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Unsedated transnasal endoscopy with ultrathin endoscope as a screening tool for research studies

Authors

  • Robert M. Siwiec MD,

    1. Medical College of Wisconsin, Division of Gastroenterology and Hepatology, VA Medical Center, Milwaukee, Wisconsin, U.S.A.
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  • Kulwinder Dua MD,

    1. Medical College of Wisconsin, Division of Gastroenterology and Hepatology, VA Medical Center, Milwaukee, Wisconsin, U.S.A.
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  • Sri Naveen Surapaneni MD,

    1. Medical College of Wisconsin, Division of Gastroenterology and Hepatology, VA Medical Center, Milwaukee, Wisconsin, U.S.A.
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  • Mohammed Hafeezullah MD,

    1. Medical College of Wisconsin, Division of Gastroenterology and Hepatology, VA Medical Center, Milwaukee, Wisconsin, U.S.A.
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  • Benson Massey MD,

    1. Medical College of Wisconsin, Division of Gastroenterology and Hepatology, VA Medical Center, Milwaukee, Wisconsin, U.S.A.
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  • Reza Shaker MD

    Corresponding author
    1. Medical College of Wisconsin, Division of Gastroenterology and Hepatology, VA Medical Center, Milwaukee, Wisconsin, U.S.A.
    • Professor of Medicine, Chief, Division of Gastroenterology and Hepatology, Medical College of Wisconsin, Milwaukee, U.S.A.
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  • This work was presented in part at the Digestive Disease Week 2009 and at the Eighteenth Annual Dysphagia Research Society Annual Meeting, San Diego, California, U.S.A., March 3–6, 2010.

  • This work is supported in part by NIH grants: 1P01DK068051-01A1 and 5RO1DK025731. The authors have no other funding, financial relationships, or conflicts of interest to disclose.

Abstract

Objectives/Hypothesis:

Asymptomatic subjects volunteering for research studies are generally stratified as healthy based on a questionnaire, medical interviewing, and physical examination. The aim of this study was to evaluate the prevalence of upper gastrointestinal (GI) abnormalities in healthy asymptomatic volunteers using unsedated transnasal esophagogastroduodenoscopy (T-EGD) with an ultrathin endoscope as an additional screening tool.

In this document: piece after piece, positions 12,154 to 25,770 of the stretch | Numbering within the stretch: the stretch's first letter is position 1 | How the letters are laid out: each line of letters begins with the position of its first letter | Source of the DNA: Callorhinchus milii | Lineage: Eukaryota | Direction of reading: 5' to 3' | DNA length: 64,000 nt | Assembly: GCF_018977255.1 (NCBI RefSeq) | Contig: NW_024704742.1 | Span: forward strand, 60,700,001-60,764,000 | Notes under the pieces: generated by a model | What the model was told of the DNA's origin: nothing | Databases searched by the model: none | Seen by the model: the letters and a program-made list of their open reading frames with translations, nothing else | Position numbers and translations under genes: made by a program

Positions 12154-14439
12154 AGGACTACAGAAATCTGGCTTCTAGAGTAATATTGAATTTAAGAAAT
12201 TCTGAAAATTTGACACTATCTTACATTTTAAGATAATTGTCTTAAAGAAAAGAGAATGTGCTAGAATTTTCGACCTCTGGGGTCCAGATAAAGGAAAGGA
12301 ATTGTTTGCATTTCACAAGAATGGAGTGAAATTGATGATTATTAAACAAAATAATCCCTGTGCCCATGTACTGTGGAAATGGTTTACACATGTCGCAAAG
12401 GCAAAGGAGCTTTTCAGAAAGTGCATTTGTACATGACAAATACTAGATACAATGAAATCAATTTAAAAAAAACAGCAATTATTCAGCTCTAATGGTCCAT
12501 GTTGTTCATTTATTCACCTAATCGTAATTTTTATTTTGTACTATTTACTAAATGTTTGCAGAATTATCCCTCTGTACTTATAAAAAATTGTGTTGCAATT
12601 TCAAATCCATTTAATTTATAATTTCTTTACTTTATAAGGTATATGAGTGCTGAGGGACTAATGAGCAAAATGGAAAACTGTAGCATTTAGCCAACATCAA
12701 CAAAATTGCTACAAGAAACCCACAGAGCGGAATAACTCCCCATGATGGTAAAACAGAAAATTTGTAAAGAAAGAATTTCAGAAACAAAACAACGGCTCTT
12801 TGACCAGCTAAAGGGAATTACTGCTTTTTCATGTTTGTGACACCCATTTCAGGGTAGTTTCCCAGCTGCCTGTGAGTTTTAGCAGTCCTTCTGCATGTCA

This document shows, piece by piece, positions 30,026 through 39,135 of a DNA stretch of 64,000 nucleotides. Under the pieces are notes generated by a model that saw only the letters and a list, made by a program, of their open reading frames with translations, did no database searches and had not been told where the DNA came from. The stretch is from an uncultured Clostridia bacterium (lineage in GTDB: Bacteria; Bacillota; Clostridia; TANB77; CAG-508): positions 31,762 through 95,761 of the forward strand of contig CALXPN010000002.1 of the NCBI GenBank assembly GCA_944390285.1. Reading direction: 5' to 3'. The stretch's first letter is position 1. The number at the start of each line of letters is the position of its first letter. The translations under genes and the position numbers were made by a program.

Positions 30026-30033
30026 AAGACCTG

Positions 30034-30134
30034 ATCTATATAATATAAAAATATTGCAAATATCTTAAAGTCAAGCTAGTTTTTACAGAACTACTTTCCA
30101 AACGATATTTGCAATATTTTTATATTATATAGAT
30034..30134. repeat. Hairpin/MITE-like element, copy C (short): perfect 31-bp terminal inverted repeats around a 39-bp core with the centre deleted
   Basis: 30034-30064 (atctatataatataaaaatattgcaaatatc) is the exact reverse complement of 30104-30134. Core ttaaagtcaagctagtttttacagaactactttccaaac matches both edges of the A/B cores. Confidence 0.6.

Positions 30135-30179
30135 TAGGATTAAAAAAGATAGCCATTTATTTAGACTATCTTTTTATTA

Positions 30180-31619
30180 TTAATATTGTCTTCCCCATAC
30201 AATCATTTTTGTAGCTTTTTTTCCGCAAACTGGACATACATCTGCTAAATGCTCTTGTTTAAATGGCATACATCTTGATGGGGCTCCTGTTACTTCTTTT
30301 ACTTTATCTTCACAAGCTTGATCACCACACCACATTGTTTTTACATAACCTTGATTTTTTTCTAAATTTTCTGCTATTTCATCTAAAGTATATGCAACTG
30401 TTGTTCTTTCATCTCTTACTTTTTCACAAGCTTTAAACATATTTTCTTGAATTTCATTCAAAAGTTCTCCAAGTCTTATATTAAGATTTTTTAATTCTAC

Study Design:

A prospective study from one academic medical center with extensive experience in T-EGD.

Methods:

Consecutive 150 subjects volunteering for research studies were initially screened by using a gastroesophageal reflux disease (GERD) questionnaire, interviewing, and examination. Based on these, they were stratified as healthy asymptomatic volunteers or with GERD. Unsedated T-EGD was then performed by a faculty member who was blinded to the results of the initial assessment.

Results:

On initial assessment using GERD questionnaire, medical interviewing, and physical examination, of the total 150 consecutive research volunteers, 83 (average age 33 ± 16 years; 46 females, 37 males) subjects were healthy asymptomatic volunteers and 67 (average age 36 ± 15 years; 35 females, 32 males) had symptoms of GERD. On T-EGD, GI pathology was found in 15 of 83 (18%) healthy asymptomatic volunteers as compared to 24 of 67 (36%) stratified as having GERD (P < .01). The esophageal abnormalities found in healthy asymptomatic volunteers were esophagitis (13.3%), Barrett's esophagus (2.4%), hiatus hernia (2.4%), and gastritis (2.4%).

Conclusions:

A small but significant number of asymptomatic subjects have abnormal upper GI findings. Hence, transnasal unsedated endoscopy can be considered as a screening tool to stratify subjects as healthy, especially when considering them for research studies. Laryngoscope, 2012

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